North Face Beefs Up Year-Round Marketing With Spring Push
The North Face is stepping up its year-round marketing efforts with a major spring campaign that breaks today, a departure for a retailer that typically only runs big pushes during the fall and winter seasons.
Called "I Train For," the campaign aims to reach the growing number of consumers who lead active lifestyles and spend more time training throughout the year. The dual goal is to promote The North Face's activewear line, Mountain Athletics.
The year-round strategy is part of The North Face's shift from an outdoor apparel retailer to an active and lifestyle brand. "[Consumers] see the North Face as a powerful growing active brand that has a key connection to their life," said Todd Spaletto, president. "It's important to maintain that connection with consumers year-round."
The spring push, created by Mekanism, comes on the heels of the largest marketing push in the company's history, called "Your Land," which began last fall. The new effort carries on the emotional messaging introduced in that campaign by urging consumers to train and explore the lands around them.
"A very unique part of our brand is a connection to those outdoor environments," said Mr. Spaletto. "We encourage people to push their limits and feed their soul. Our goal is to extend that message… and then introduce this new dimension around training."
The brand was encouraged to beef up its marketing presence beyond the fourth quarter after realizing that customers use The North Face products throughout the year. "It sets the table for us to make an unprecedented spring investment," said Mr. Spaletto, who declined to reveal the budget for the push.
The effort includes a 30-second TV spot that will run on ABC, ESPN, Comedy Central and TBS, as well as print, social and digital elements such as a sponsorship of Xbox's fitness app and a Spotify playlist generator. The retailer is also partnering with the fitness organization November Project to sponsor free outdoor workouts in Boston, Mass., Chicago, Ill., New York, N.Y., Washington, D.C., and San Francisco, Calif., and is outfitting the group's instructors with Mountain Athletics gear in the 17 markets in which it operates. The company will also promote its Mountain Athletics app, which launched last June and offers goal-based training programs and tracking tools.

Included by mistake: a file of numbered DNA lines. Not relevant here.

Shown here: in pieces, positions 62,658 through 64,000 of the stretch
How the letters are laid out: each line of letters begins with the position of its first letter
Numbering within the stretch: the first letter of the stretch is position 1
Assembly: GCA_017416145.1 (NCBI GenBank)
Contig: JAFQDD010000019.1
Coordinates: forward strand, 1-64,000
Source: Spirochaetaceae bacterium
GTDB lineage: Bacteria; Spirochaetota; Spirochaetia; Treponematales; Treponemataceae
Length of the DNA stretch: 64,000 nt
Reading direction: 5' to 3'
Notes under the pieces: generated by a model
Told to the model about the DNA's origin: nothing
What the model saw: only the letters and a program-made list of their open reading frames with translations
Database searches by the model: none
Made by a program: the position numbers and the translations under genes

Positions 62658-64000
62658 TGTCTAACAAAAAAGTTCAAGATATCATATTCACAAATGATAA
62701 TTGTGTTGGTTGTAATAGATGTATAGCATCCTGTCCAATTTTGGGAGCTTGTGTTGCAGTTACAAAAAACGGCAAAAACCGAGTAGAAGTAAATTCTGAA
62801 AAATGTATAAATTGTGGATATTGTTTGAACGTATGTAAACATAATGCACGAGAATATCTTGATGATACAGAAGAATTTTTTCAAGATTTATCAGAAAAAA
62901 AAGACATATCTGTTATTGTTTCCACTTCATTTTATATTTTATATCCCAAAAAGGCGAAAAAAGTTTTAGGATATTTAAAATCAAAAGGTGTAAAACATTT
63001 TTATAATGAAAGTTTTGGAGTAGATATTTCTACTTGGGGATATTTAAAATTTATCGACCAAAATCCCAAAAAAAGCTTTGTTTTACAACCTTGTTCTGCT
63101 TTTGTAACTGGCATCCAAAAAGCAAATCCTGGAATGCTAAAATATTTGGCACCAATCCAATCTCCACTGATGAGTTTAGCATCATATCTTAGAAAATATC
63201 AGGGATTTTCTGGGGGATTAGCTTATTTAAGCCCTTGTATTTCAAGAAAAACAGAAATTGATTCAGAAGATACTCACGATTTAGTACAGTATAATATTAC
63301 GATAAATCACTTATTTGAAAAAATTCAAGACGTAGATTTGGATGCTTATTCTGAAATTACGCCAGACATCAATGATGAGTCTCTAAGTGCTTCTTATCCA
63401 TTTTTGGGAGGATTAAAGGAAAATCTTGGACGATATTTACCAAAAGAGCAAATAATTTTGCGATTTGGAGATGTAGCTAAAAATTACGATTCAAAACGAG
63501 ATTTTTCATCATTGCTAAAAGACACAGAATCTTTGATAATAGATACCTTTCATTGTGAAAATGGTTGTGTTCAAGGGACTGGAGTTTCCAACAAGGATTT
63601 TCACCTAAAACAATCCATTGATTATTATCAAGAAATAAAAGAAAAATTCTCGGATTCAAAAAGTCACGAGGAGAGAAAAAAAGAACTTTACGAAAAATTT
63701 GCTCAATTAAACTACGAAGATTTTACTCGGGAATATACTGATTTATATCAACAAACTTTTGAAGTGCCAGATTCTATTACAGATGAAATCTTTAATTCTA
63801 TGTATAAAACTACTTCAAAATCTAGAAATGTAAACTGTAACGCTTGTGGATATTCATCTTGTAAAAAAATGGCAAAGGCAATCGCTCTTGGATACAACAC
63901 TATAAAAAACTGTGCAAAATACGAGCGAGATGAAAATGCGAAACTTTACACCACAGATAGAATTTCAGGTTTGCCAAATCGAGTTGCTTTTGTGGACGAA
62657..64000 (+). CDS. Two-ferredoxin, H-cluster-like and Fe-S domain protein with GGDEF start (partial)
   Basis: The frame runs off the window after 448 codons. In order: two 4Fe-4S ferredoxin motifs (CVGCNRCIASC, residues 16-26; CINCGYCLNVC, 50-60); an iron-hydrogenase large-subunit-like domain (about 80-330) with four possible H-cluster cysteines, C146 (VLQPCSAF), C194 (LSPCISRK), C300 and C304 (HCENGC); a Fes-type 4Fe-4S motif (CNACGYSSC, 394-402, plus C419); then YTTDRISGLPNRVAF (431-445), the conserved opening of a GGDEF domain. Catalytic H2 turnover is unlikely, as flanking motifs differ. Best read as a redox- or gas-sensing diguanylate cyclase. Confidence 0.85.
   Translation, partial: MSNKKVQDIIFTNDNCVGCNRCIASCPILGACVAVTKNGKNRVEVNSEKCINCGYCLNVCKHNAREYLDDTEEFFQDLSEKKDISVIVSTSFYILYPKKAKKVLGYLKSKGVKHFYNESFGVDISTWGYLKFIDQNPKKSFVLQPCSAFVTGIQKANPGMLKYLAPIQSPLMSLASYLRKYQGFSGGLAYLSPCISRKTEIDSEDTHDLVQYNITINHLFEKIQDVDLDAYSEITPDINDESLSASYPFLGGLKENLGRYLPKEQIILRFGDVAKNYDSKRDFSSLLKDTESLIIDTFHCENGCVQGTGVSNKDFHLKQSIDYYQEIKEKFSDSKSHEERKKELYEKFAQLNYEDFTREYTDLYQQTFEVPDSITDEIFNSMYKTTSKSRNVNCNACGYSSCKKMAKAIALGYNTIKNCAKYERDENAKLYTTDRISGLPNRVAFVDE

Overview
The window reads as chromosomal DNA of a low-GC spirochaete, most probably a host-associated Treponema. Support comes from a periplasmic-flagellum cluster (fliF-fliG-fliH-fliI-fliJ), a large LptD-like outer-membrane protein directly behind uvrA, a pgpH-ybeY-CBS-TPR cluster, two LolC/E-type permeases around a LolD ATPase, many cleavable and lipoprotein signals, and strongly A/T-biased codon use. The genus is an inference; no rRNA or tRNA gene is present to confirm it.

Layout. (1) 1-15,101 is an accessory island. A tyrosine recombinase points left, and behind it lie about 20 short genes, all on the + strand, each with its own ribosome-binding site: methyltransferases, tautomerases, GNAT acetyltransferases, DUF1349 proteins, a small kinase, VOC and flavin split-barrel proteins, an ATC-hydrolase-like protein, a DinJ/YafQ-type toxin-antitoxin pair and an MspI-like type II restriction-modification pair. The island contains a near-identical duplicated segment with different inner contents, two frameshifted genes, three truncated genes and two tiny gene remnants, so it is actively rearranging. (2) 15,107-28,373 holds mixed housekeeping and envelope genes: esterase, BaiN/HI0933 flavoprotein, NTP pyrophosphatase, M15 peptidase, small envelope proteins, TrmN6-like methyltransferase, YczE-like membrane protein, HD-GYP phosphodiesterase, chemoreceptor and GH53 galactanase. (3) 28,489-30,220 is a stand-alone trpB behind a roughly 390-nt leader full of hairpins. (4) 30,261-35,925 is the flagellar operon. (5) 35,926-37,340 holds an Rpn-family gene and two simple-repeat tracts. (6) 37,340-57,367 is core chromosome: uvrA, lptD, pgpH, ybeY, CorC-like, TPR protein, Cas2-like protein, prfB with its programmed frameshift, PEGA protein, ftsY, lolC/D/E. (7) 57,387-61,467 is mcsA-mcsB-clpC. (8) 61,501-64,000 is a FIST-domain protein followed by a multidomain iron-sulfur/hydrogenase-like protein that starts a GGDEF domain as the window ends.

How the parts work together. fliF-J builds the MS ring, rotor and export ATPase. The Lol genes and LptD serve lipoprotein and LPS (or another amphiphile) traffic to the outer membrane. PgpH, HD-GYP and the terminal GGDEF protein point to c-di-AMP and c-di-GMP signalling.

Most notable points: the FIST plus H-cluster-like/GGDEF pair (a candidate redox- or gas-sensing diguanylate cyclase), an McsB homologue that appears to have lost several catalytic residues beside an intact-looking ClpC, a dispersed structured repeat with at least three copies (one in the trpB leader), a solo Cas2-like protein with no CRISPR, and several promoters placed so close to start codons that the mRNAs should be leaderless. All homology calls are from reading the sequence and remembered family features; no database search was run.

The North Face is on track to reach its current revenue goal of $3.3 billion by 2017, up from $2.3 billion in 2014, Mr. Spaletto said.
Key to that growth is maintaining The North Face's overarching brand message of exploration, which will resurface in its upcoming global fall and winter efforts; investing heavily in research and development, including Thermoball winter wear and FuseForm rainwear protection; evolving the Mountain Athletics line; and expanding its outdoor footwear collection, Mr. Spaletto said. To this end, the retailer will also be relaunching its premiere Summit Series line later this year, he added.
The North Face, owned by Greensboro, N.C.-based VF Corporation, spent $13 million on U.S. measured media in 2014, according to Kantar Media.